Join us this Sunday! In-Person 9:00am & 10:45am, Online 9:00am, 10:45am & 5:00pm

Join us this Sunday! In-Person 9:00am & 10:45am, Online 9:00am, 10:45am & 5:00pm

Join us at the next Sunday worship service:
9:00am & 10:45am,
Online 9:00am, 10:45am & 5:00pm

Week 4 Sermon Questions For Groups

Faith That Works When The Pressure’s On: A Faith That  Anchors Me in Storms


You’re going to go through many different kinds of storms in your life — financial storms, health storms, relational storms. All of these storms can create instability and confusion. In this message, we continue our series through the book of James by giving you ways you can anchor your life to the rock of God’s Word during any storm.

Bottom-Line: How can I make my life better instead of worse?  

Something To Talk About: 

Discovering how to survive storms by doing the following steps:   

  1. Clean your spiritual ears; “get rid of all the filth.” “So get rid of all the filth and evil in your lives…”(James 1:21) To live in moral filth, to participate in the evil all around us, is normal for humans. It’s how most people continue to live throughout their lives. This is why we speak of “lesser evils,” or say certain decisions are “just business.” It’s why we always want to compare our morals to other people, instead of comparing them to God. Perhaps the reason we don’t realize a somewhat thick layer of grime is building up on us as well. The point James is making is if you let this spiritual ear wax build-up, you will hinder your ability to hear God’s voice because your spiritual ears are clogged with sin and disobedience. If that is the case your life is getting worse, not better. Is there something God wants you to stop that you have not stopped? Ask God’s Spirit to speak to you right now for God to help us to identify and clean out any filth or sin that we have accumulated over the years that is blocking His voice and direction in our lives.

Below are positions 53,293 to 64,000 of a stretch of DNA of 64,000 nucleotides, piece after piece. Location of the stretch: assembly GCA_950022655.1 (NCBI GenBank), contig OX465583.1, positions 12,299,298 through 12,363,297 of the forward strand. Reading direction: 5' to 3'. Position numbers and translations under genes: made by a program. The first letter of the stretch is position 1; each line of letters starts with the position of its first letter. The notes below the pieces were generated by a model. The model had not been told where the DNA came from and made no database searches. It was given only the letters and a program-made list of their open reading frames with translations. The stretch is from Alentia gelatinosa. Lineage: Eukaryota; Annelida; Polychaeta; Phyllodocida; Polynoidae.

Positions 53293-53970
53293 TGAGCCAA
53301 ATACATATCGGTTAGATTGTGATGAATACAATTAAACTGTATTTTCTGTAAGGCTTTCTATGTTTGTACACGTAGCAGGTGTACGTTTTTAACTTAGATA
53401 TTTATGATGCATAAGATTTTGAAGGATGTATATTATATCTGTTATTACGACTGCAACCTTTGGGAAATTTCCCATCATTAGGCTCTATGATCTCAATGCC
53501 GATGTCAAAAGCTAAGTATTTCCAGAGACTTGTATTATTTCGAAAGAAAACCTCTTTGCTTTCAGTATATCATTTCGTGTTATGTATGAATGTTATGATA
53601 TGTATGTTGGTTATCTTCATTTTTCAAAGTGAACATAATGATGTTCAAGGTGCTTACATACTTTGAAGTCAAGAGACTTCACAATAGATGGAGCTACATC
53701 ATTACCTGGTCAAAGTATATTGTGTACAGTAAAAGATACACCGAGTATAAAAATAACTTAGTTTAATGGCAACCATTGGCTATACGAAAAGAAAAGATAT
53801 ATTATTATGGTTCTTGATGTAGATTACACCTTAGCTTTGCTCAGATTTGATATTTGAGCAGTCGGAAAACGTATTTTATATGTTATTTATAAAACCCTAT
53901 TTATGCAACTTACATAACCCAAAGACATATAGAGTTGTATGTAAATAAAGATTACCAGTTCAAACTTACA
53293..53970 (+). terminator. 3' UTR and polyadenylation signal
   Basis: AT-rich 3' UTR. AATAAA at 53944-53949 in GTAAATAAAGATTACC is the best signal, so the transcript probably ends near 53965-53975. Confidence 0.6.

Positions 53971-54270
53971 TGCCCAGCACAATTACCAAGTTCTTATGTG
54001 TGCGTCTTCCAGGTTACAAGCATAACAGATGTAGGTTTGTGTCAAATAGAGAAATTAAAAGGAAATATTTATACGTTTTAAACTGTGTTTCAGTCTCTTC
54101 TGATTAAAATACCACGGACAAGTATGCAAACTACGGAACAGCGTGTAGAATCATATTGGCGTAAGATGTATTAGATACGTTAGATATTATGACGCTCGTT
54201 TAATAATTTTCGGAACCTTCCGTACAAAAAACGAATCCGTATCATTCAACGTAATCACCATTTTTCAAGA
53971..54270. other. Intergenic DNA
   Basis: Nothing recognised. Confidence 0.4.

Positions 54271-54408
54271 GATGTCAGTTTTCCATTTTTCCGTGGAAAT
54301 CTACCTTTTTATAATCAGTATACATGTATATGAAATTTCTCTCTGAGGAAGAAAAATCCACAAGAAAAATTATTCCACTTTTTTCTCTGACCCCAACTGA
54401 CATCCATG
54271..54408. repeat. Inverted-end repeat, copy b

2. Accept that God is smarter than you are -“humbly accept the word:” When we clean out the filth, when we opt out of sin, what do we choose instead. It’s interesting that James doesn’t yet give us a concrete list of good things to do here, instead of the bad things we were doing. He writes that we should, in humility, accept the Word planted in us. Throughout the Bible, Christ is often described as “the Word.” James likely refers to Christ, to the message of Christ, when he calls us to accept, with humility, the Word that was planted in us when we believed in Jesus. James doesn’t tell us to stop sinning and just be better people. He tells us to stop sinning and accept—or keep accepting or accept on a deeper level—the message of Christ, with humility. It is Christ’s goodness in us that counts, not our own efforts to be good.  
  3. Listen for God to speak to you through His Word: There are different ways but one of the best ways to hear God is through scripture. The pages of Scripture contain so many amazing stories of how God spoke to His people. Within these stories we see the power of a people focused on following God’s leadership, and the destruction that takes place when people go their own way. God didn’t create us simply to be upright people with well-ordered lives. He didn’t intend the Bible to be just a rule book to guide us while He watched from afar. He wants to have a relationship with us. He wants to speak to us here and now—and He does it through Scripture. Unlike any other book ever written, the Bible “…is alive and powerful. It is sharper than the sharpest two-edged sword, cutting between soul and spirit, between joint and marrow. It exposes our innermost thoughts and desires.” (Hebrews 4:12). Inspired by the Holy Spirit, Scripture has the power to bring God himself into our lives. May we align our hearts with the principles found in its pages.